The Mud Soldier was crafted by the artist Damian Van Der Velden, a graduate of the Royal Academy of Arts of The Hague. Having trained as a professional painter she works in various disciplines with her work being exhibited in Belgium and other European cities. She is also known for her creation of innovative sand sculptures.
24 July 2017
NOTES TO EDITORS:
ABOUT US: VISITFLANDERS is the official agency of the Government of Flanders responsible for the development and promotion of tourism to Flanders and Brussels; the region includes Ypres and the ‘Flanders Fields’ area, synonymous with the First World War. For more information see: www.visitflanders.com www.flandersfields1418.com
WESTMINSTER CITY COUNCIL: Westminster City Council was approached by VISITFLANDERS to host the mud sculpture and we gladly offered our support. The sculpture was unveiled by the council’s Armed Forces Champion Cllr Rachael Robathan. The council is involved in a number of projects to mark the centenary of WW1 and the Battle of Passchendaele. The City of Westminster Archive Centre is leading a WW1 educational programme with local school children. In May, two hundred local school children also contributed to a global art project, Coming World Remember Me workshop, in memory of the victims of the Great War – it was the first time that children in the UK had taken part in the project. During the council event, the children made clay sculptures and were joined by the Belgian Ambassador, Guy Trouveroy, Westminster’s Armed Forces Champion, Cllr Rachael Robathan and the previous Lord Mayor of Westminster, Cllr Steve Summers.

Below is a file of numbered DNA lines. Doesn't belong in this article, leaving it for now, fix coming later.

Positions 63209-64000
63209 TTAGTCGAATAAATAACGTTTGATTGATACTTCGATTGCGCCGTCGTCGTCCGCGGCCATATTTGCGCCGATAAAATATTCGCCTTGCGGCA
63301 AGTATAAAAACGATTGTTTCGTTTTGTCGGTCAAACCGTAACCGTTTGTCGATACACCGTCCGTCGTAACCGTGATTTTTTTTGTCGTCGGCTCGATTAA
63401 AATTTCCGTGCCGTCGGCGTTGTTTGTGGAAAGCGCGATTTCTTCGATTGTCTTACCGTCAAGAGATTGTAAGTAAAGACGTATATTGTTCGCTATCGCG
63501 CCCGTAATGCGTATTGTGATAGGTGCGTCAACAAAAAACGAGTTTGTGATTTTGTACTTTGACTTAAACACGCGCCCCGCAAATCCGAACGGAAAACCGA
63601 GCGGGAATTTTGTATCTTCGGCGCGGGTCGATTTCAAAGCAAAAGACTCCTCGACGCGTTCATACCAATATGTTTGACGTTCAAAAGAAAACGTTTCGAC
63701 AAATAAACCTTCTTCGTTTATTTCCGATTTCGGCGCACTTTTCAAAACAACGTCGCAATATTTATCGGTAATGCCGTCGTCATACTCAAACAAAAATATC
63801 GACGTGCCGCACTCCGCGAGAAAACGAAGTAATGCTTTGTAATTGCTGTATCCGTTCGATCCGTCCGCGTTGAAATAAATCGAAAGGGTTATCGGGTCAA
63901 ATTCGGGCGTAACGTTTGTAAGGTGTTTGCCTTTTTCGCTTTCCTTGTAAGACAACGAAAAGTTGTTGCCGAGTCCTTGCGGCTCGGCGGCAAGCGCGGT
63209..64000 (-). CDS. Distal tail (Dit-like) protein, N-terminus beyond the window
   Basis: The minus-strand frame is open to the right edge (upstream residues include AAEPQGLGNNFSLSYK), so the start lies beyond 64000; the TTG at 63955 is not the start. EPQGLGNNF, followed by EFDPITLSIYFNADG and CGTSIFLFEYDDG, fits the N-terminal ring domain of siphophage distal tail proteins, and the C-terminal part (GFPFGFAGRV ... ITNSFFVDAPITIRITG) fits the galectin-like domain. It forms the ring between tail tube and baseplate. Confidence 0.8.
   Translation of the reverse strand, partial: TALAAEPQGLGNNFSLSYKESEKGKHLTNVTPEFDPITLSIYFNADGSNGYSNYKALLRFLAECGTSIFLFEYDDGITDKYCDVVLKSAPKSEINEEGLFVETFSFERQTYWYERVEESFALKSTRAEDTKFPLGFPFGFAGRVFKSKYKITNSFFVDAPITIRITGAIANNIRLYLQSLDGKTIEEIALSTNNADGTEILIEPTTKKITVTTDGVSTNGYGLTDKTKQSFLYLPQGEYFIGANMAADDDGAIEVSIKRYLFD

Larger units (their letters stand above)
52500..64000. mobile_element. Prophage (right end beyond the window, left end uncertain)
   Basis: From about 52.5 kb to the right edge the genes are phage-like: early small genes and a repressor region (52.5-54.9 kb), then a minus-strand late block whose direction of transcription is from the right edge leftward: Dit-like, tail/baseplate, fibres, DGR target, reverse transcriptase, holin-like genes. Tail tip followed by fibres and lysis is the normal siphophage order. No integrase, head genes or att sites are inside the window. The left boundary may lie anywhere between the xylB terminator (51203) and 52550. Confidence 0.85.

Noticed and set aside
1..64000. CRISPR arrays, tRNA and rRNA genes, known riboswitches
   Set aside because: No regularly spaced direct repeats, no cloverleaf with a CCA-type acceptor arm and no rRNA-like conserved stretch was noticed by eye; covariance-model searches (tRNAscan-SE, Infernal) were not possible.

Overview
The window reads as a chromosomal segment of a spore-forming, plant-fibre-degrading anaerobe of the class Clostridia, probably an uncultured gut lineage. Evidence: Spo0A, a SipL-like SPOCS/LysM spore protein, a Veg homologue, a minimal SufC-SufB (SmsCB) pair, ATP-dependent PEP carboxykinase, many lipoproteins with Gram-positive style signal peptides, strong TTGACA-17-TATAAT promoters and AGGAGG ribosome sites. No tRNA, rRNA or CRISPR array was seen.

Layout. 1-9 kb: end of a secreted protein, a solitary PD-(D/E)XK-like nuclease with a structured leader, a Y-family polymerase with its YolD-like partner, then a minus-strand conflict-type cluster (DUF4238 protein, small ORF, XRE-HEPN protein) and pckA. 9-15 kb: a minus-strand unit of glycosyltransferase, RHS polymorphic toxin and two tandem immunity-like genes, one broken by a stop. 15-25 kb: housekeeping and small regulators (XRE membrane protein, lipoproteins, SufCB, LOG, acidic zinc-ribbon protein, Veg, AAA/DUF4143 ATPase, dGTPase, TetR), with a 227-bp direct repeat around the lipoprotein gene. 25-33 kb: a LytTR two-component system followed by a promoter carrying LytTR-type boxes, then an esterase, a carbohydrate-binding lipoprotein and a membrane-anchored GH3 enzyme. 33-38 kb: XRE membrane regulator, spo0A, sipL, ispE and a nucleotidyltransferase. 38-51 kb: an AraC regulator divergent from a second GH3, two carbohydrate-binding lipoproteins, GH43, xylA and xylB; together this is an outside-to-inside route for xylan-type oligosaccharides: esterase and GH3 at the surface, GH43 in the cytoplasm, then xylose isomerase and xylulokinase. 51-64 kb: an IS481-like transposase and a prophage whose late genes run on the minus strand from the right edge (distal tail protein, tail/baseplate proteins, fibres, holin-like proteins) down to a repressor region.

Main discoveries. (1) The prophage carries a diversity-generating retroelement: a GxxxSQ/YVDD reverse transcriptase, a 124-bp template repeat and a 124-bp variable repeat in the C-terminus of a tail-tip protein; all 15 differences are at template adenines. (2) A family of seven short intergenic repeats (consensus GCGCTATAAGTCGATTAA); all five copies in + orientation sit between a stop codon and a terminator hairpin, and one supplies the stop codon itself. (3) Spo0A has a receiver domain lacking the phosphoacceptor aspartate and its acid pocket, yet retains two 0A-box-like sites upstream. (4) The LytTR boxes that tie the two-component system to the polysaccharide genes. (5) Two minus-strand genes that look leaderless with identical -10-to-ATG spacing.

Two young men from Westminster were both awarded the Victoria Cross after they fought and died on July 31, 1917, the first day of the Battle of Passchendaele. Captain Thomas Riversdale Colyer-Fergusson VC and Second Lieutenant Dennis George Wyldbore Hewitt VC, were honoured once again with commemorative stones unveiled during a memorial at Victoria Embankment Gardens last month (26/06/2017). As part of the centenary 628 Victoria Cross recipients from the First World War are being honoured in their birthplaces. By 2018, all the paving stones in Westminster City Council’s garden will have been replaced with engraved stones, each representing one of the local VC recipients from the First World War.
LIVES OF PASSCHENDAELE: The stories behind the soldiers awarded Victoria Crosses for outstanding acts of gallantry make compelling reading. Some of these individual stories and other acts of bravery often passed unrecognised, A selection of these stories will be told in VISITFLANDERS Lives of Passchendaele campaign from MONDAY 24 JULY 2017 www.flandersfields1418.com/livesofpasschendaele
VINTAGE FOOTAGE “A ride through Horseferry Road” via the Australian War Memorial website
PHOTOGRAPHS: Available from the evening of MONDAY 24 JULY 2017 via the Press Association www.paimages.co.uk
HISTORICAL IMAGES taken by Frank Hurley are available for use and can be found here: https://www.dropbox.com/sh/kjmxexqptmvgewm/AAA6uAmo6g7fKTERrJgtty01a?dl=0
VIDEO: A short documentary including archive footage will be available about the creation of the Mud Soldier by time lapse photography and will include other historical images. Available from Tuesday 25 JULY 2017 on the dropbox entry above.
SOCIAL MEDIA: #MudSoldier #Passchendaele100